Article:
What does a DWI Lawyer do?

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  • Written By: Michael Pollick
  • Edited By: Bronwyn Harris
  • Last Modified Date: 22 October 2018
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Operating a motor vehicle while under the influence of alcohol or other intoxicants is strictly against the law in all 50 states. Some states identify this violation as DUI (Driving Under the Influence), while others consider it DWI (Driving While Intoxicated). Drivers arrested for suspicion of DUI or DWI often seek out the professional services of a DWI lawyer, a defense attorney who specializes in such cases and agrees to represent the accused driver during all legal proceedings.

A DWI lawyer is first and foremost an attorney who is licensed to practice law in the state the alleged offense took place. In the same way other legal professionals may specialize in domestic violence or personal injury cases, a DWI lawyer chooses to handle cases involving accusations of drunk driving. This generally means he or she has studied the language and application of the state's DWI laws and believes he or she can successfully defend a client against the charges.


A police officer or county deputy on patrol can observe a driver's erratic behavior on the road and assume that he or she is too intoxicated to drive safely. During a traffic stop, the officer can perform several field tests designed to measure a driver's reaction time, coherence and coordination. If the officer suspects the driver is too impaired by alcohol or other drugs to drive legally, then he or she can ask the driver to blow into a portable breathalyzer, a machine capable of measuring the percentage of alcohol present in a person's bloodstream.

If the test results are above a certain percentage, generally between .08 and .10 percent, the driver can be charged with DWI and transported to the police station for a blood test. The suspect can remain in a holding cell for several hours to several days until he or she makes a first appearance in front of a judge. At this point, the driver can consult with a DWI lawyer for further representation. The DWI lawyer should help his or her client arrange for release pending the actual trial date.

Determining a driver's legal impairment on the road can be a straightforward process, but successfully prosecuting a defendant for DWI is often more challenging. A DWI lawyer will study all of the paperwork and test results associated with the case, and will most likely interview the arresting officer, potential witnesses, lab technicians and the defendant in order to get an idea of the chain of events and the handling of evidence.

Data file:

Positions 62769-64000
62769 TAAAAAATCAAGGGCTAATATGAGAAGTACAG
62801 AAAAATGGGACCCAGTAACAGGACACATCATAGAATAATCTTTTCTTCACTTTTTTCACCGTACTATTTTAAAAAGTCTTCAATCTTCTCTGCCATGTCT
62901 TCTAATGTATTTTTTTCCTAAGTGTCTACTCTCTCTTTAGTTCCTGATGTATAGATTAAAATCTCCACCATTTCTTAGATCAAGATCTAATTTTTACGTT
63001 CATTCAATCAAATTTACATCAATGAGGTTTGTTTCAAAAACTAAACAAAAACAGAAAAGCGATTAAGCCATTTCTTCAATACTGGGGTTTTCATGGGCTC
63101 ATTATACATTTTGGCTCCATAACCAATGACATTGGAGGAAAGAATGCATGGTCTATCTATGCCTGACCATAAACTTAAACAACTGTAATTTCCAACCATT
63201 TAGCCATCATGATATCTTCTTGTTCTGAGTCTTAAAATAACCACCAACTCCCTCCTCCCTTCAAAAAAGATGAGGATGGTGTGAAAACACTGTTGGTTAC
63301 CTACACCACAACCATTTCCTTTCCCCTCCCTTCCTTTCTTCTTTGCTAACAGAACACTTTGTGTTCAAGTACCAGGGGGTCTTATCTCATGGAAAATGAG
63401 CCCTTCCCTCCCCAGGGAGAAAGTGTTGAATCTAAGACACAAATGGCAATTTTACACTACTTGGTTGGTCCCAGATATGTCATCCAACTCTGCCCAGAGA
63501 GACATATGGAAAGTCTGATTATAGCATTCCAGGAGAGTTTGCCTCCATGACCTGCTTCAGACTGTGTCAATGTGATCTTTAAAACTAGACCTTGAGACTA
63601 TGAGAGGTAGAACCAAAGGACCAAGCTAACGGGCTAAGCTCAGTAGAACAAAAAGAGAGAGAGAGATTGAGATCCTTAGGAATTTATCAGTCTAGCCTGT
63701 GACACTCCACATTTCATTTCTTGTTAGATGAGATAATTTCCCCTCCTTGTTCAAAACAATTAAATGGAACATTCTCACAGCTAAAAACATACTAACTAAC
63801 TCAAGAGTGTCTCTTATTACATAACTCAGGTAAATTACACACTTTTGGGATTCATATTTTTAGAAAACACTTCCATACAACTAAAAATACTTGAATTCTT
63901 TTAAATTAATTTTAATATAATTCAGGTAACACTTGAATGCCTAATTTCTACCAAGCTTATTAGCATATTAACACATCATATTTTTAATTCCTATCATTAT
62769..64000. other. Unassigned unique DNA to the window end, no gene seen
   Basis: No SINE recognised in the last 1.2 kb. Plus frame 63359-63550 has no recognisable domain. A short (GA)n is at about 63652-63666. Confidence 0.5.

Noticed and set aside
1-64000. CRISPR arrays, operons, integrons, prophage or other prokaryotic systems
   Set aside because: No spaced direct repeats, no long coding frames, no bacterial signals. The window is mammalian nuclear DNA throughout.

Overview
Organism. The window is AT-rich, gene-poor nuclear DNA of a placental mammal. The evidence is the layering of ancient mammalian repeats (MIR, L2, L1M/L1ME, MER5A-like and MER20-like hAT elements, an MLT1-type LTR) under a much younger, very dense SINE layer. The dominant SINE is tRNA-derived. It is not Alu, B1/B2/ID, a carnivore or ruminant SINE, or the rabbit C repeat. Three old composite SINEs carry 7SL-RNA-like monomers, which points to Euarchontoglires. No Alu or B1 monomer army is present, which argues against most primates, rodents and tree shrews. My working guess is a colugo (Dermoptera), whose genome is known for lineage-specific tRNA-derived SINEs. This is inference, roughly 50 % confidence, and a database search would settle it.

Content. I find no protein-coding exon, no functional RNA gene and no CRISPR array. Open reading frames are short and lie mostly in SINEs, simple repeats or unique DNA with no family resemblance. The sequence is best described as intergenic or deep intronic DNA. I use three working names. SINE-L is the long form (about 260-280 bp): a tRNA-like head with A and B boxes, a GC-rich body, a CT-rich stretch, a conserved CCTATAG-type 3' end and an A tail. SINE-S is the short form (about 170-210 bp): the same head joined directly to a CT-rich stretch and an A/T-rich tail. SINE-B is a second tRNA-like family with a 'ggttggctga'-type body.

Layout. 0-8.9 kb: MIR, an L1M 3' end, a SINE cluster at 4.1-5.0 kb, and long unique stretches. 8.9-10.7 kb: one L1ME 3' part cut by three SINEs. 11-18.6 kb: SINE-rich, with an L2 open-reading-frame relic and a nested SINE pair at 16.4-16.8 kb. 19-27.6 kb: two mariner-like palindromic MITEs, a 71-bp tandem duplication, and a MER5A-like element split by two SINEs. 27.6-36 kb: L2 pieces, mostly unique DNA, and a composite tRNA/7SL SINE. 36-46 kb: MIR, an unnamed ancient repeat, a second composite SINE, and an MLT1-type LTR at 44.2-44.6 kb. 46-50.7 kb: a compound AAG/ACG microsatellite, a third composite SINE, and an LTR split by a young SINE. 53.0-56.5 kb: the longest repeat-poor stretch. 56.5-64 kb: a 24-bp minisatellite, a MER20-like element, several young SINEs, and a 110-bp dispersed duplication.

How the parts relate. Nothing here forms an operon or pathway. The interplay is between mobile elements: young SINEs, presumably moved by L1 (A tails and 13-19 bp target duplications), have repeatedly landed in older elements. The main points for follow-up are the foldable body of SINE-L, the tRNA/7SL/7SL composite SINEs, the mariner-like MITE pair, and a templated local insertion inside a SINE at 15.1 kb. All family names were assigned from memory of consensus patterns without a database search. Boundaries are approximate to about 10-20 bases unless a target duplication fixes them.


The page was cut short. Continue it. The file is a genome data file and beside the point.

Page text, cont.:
During the trial, a DWI lawyer may question the legality of the process followed by the arresting officer. The officer could have failed to advise the defendant of his or her rights, for instance. The field tests which indicated intoxication could have been conducted on uneven ground or under less-than-ideal conditions. The defendant may have been overly tired at the time of the traffic stop, or may have been affected by a medical condition such as diabetes or hypoglycemia.

A DWI lawyer could also challenge the results of the blood alcohol tests. The breathalyzer may not be calibrated correctly, resulting in a incorrect reading. The officer may not have administered the test properly, or the driver may have a pre-existing medical condition which registers as a high blood alcohol percentage. The blood sample taken during the defendant's incarceration could have been tainted, improperly processed, or even switched with another sample while in police custody. Even if these suggestions of police incompetence or conspiracy sound implausible or unfounded, a DWI lawyer has an obligation to present them as a legal defense.

Once both sides have presented their arguments in front of a judge and/or jury, the defendant may be found guilty or not guilty of DWI. If the defendant is found guilty, a DWI attorney may argue for a lenient sentence based on the defendant's extenuating personal circumstance or willingness to seek treatment for alcoholism. The judge may opt to suspend or revoke the defendant's driver's license, limit the defendant's driving rights to work only, or possibly sentence a chronic DWI offender to jail time. An experienced DWI lawyer may be able to negotiate the fairest terms possible for his or her client, but cannot ethically make any guarantees of acquittal or leniency for those who have been lawfully convicted.



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